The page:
The best laid plans of mice and men often go astray. An idea or action may appear brilliant at the moment, yet unintended consequences may easily overshadow the original motives and good intentions. An unfortunate example of this is the careless titling of assets. What may seem to be a relatively straightforward and simple decision at first blush, potentially can jeopardize your property, your finances and your estate plan and expose all of these best laid plans to dangers you may not have considered.
Managing money is about choosing appropriate investments and also about taking prudent care of the assets. A common situation we see is a widow who adds her oldest daughter to her household checking account so the daughter can help the mom pay bills.
Depending on how it’s done, the daughter could theoretically drain the account. No one ever thinks this will happen, but the unfortunate truth is that it has occurred. Even if the daughter is an honorable person who wouldn’t touch her mother’s money, she may get divorced or be sued by a creditor. Suddenly, the account is a vulnerable asset because it was set up as a joint tenants with rights of survivorship (J.T.W.R.O.S.) account.
The widow could have accomplished her purpose by adding the daughter as an account signatory without ownership rights, or by granting her a power of attorney that authorized her to act on her mother’s behalf.
While Mom should still keep a close eye on her account if the daughter had been granted signatory rights, she could easily withdraw that privilege, because ownership of the account would have remained solely with the mother. If the daughter were to be sued, the assets, which perhaps represent an inheritance to the daughter and other children, wouldn’t be at risk, because the daughter isn’t an owner. Unintended consequences often can be avoided by simply titling assets in ways that provide ownership rights and maximum protection.
You can, of course, own property by yourself as “sole and separate property.” You might want to retain this ownership title if you owned the property before marriage, received it because of a relative’s will or purchased it with funds that were yours alone. If you keep it separate and later divorce, no one else has a claim.
There are several ways to handle the titles of joint property. The most common for married couples is joint tenancy. All co-owners own the same percentage of interest, have equal rights and responsibilities, and must agree on any property sale. If one tenant dies, the property automatically goes to the other(s). Ownership transfer occurs outside of probate court.
The “tenants in common” arrangement gives each co-owner controlling interest in the property, often along the lines of what was provided. One might have paid 50 percent of the cost and therefore, owns 50 percent of the property, while another owns 40 percent and yet another, 10 percent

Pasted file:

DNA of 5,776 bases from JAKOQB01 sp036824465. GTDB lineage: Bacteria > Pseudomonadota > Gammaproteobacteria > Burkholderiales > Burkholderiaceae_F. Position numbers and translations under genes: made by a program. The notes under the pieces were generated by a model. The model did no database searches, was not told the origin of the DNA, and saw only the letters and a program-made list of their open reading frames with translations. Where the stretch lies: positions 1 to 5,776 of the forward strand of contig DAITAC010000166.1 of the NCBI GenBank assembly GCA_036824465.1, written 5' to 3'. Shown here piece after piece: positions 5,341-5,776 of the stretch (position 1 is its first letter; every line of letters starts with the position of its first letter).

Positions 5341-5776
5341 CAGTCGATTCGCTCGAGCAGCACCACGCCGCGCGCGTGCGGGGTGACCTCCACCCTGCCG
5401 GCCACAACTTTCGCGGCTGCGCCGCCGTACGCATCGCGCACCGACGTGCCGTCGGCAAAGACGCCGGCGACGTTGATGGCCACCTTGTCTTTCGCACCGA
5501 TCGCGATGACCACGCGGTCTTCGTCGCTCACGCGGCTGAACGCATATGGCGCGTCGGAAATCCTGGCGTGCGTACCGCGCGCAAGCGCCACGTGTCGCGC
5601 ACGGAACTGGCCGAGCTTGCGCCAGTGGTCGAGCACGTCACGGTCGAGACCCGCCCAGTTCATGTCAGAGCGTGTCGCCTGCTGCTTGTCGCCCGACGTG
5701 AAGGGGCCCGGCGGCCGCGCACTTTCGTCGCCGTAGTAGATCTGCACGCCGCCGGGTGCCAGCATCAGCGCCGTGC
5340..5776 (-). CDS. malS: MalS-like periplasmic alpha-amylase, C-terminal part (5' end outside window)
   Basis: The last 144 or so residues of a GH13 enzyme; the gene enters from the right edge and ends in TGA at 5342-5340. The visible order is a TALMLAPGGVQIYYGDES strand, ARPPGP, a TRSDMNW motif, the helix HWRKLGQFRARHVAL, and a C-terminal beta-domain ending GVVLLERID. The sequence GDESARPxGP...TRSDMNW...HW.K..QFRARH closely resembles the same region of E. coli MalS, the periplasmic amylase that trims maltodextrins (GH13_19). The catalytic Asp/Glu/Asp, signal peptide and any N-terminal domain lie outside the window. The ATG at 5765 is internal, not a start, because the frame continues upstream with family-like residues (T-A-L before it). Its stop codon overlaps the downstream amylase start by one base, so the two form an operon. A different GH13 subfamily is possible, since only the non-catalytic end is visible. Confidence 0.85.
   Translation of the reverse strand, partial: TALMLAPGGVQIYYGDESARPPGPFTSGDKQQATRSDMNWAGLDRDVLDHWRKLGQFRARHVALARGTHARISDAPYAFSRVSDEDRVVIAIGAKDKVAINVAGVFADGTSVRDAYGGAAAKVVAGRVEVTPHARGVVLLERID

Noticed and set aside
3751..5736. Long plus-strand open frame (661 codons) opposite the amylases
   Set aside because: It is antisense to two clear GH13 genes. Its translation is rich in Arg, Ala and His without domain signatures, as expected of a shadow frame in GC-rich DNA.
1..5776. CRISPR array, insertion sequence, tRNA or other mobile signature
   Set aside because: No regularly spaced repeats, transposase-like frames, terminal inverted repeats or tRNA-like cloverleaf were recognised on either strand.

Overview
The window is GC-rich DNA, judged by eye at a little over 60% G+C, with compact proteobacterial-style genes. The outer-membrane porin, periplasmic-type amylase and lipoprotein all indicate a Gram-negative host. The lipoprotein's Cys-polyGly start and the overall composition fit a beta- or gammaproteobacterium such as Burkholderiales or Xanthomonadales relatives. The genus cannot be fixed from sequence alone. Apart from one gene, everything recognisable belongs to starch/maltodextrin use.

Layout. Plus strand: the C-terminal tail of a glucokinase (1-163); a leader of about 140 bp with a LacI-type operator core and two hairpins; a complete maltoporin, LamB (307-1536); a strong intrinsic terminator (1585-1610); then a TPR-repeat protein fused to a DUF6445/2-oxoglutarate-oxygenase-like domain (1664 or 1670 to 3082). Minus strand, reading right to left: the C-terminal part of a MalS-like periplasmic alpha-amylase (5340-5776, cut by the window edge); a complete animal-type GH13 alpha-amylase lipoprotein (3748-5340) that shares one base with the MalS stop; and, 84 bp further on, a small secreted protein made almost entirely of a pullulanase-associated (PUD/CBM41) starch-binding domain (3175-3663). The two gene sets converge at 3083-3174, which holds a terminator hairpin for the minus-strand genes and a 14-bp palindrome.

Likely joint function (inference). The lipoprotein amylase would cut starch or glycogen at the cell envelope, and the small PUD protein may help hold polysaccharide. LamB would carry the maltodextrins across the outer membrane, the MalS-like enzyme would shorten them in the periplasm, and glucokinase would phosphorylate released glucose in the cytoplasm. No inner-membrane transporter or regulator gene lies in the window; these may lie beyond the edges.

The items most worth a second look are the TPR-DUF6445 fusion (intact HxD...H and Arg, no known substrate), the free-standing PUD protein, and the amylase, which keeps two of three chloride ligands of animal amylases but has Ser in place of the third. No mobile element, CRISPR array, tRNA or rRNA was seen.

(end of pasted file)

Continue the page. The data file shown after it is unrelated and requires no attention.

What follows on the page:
A potential drawback to this arrangement is that individual ownerships can be transferred to others without the consent of the existing owners, so it is at least theoretically possible that you could end up jointly owning property with someone not of your choosing. Each tenant can will his or her property to anyone, so that sort of property transfer will have to go through probate court.
In the United States, there are nine community property states: Arizona, California, Idaho, Louisiana, Nevada, New Mexico, Texas, Washington, Wisconsin and Puerto Rico (a U.S. territory). You will note that these are primarily western states, and this is because these laws are derived from Mexican law acquired from The Spanish. In these instances, spouses have equal interests in the property. When one dies, the interest of that person goes to the designated heir, while the surviving property owner retains his or her interest.
Some states have a “community property with rights of survivorship” arrangement that is similar to the joint tenancy title – the surviving spouse becomes owner of the entire property. Some non-community property states allow “tenants by the entireties,” wherein spouses have equal interests and rights in the property. Each effectively owns the entire property, which can provide some legal protections against creditors (some states restrict this arrangement to primary residences only).
As with all financial and legal matters, the importance of working with knowledgeable professionals can never be emphasized enough. You’ve worked hard to accumulate your assets and one misinformed decision can quickly erase a lifetime of otherwise sound saving, investing and planning. This is one more reason why it is so important to have the right team of financial, legal and accounting professionals working together to protect your best interests. Your future is dependant on having the top advisors. Going it alone may be a very expensive decision.
While proper titling is essential during your lifetime, the key to the success of your estate plan is making sure your assets are titled properly all the time.
Darcie Guerin, financial advisor and branch manager, Raymond James & Associates, Inc. 606 Bald Eagle Drive, Suite 401, Marco Island, FL 34145, provides this article. Gulfshore Life magazine named Guerin as one of the Best Personal Wealth Managers in the Southwest Florida area for 2009. If you have questions, e-mail her at Darcie.Guerin@RaymondJames.com or call 389-1041, toll free (866) 343-0882 or visit RaymondJames.com/Darcie. Past performance may not be indicative of future results.